It is hard to know what to say when tragic events occur in rapid succession and the commentary surrounding them is constantly evolving; still, we must address the recent attacks targeting people of Asian and Pacific Islander descent, and the general discrimination against these communities that has been increasing since the pandemic started. Our hearts go out to the victims of these crimes, and with their loved ones, we grieve.
On a personal level, members of the ELI staff and student body are indeed part of many Asian (American) and Pacific Islander communities. We have encountered subtle and not so subtle displays of racism to varying degrees, and the general level of concern and anxiety has been rising over the past year. Which random person on the train might start harassing me? How can I stand up for myself and others but also not put myself in harm’s way? These are daily thoughts for some of us.
One thing we’d like to emphasize is that the Asian (American) and Pacific Islander group is diverse — different sub-groups encounter different patterns of behavior directed towards them, and on top of that, each individual’s experience is unique, too. However, the reason the collective group and its allies must stand strong together is because the adversaries are discriminating against certain people based on the color of their skin. When there is a common enemy, it makes sense to fight together.
We would like to conclude with the statement that the ELI stands with the Asian (American) and Pacific Islander communities and strongly condemns all forms of Anti-Asian hate and discrimination.
If the last year, and especially the last couple of weeks, has taught us anything, it is that there needs to be more compassion and empathy towards all peoples and groups. We hope that as we come together in beating the COVID pandemic that has reshaped our lives, that we can also come together and beat back the pandemic of racism that pervades our lives.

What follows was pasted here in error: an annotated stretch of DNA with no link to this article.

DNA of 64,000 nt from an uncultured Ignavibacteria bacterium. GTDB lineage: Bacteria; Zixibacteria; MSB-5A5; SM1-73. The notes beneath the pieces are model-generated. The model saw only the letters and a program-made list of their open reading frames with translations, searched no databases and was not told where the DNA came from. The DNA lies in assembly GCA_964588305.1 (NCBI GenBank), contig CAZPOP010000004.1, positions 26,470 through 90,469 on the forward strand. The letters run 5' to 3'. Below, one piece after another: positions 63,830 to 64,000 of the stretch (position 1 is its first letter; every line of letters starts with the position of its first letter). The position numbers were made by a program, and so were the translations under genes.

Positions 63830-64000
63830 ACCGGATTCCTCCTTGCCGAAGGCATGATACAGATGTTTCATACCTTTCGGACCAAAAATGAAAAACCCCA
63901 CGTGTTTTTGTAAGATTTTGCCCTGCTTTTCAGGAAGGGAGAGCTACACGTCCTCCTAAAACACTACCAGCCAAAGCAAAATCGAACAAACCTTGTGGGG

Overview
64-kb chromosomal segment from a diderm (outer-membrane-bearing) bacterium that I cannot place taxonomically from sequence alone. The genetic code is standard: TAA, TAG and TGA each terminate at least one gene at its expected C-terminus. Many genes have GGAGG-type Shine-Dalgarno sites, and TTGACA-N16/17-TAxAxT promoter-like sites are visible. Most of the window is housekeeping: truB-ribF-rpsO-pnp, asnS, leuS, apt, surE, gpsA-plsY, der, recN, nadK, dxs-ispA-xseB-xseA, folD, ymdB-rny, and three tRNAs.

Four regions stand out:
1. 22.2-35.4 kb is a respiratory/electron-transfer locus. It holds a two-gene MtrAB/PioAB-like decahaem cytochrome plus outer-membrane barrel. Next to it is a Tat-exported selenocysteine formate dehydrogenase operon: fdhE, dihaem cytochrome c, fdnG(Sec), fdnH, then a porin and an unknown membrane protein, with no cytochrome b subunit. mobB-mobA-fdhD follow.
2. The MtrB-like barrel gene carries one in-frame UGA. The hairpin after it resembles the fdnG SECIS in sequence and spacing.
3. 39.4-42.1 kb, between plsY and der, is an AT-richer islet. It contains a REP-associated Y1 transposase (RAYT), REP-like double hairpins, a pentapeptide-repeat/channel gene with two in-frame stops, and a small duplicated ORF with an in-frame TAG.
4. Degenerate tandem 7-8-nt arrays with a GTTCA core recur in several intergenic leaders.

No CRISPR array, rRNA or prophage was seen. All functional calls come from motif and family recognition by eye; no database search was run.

For anyone wishing to find out how they can help or understand more, please check out these links:
- “The Pandemic Fuels Anti-Asian Racism” (The Daily Show with Trevor Noah)
- “How To Be An Ally + Help Asian Americans Fight Anti-Asian Racism” (@kimsaira and @annie_wu_22)
- “Report a Hate Incident” (Stop AAPI Hate)
- “Asian Enough” — a podcast about being Asian American (Los Angeles Times)
Official Campus Resource Links Sent Out on 3/18/2021 from the University of Chicago Office of the Provost:
- Reporting Incidents of Bias – The University urges anyone who has experienced or witnessed a bias incident to report it to the Bias Education & Support Team (BEST). BEST members provide emotional and administrative support to students who are affected by bias, while ensuring that incidents are properly recorded and appropriate formal and informal resolution processes are followed. BEST members focus on student needs and ensure students who report their experiences are heard throughout the process and understand the options and resources available to them.
- Seeking Support – Deans-on-Call are available 24 hours a day, seven days a week to provide support and guidance to students during emergency situations. The Dean-on-Call intervenes to de-escalate the situation and ensure that students receive due consideration, fair treatment, and support after the incident passes. Deans-on-Call can be reached by calling the University of Chicago Police Department (UCPD) at 773.702.8181 or by texting them directly through the UChicago Safe App.
- Working Together – UChicago Inclusion Workshops aim to create a more inclusive campus climate. The workshops are already part of the College’s orientation program and can be requested by any unit. Workshops introduce practical approaches to help people develop effective communication and listening skills and learn from and appreciate each other’s differences.
- Building Community – The Office of Multicultural Student Affairs (OMSA) creates intentionally diverse and inclusive communities, and serves as bridge building by engaging students and members of the University community of all backgrounds to ensure personal, academic, and professional growth and success.
- Supporting Mental Health – UChicago Student Wellness offers undergraduate and graduate students accessible, high-quality, and culturally sensitive mental health services. This includes virtual workshops and affinity-based support spaces for students of color, international students, LGBTQ+ students, sand other student groups. The Staff and Faculty Assistance Program offers support for University personnel.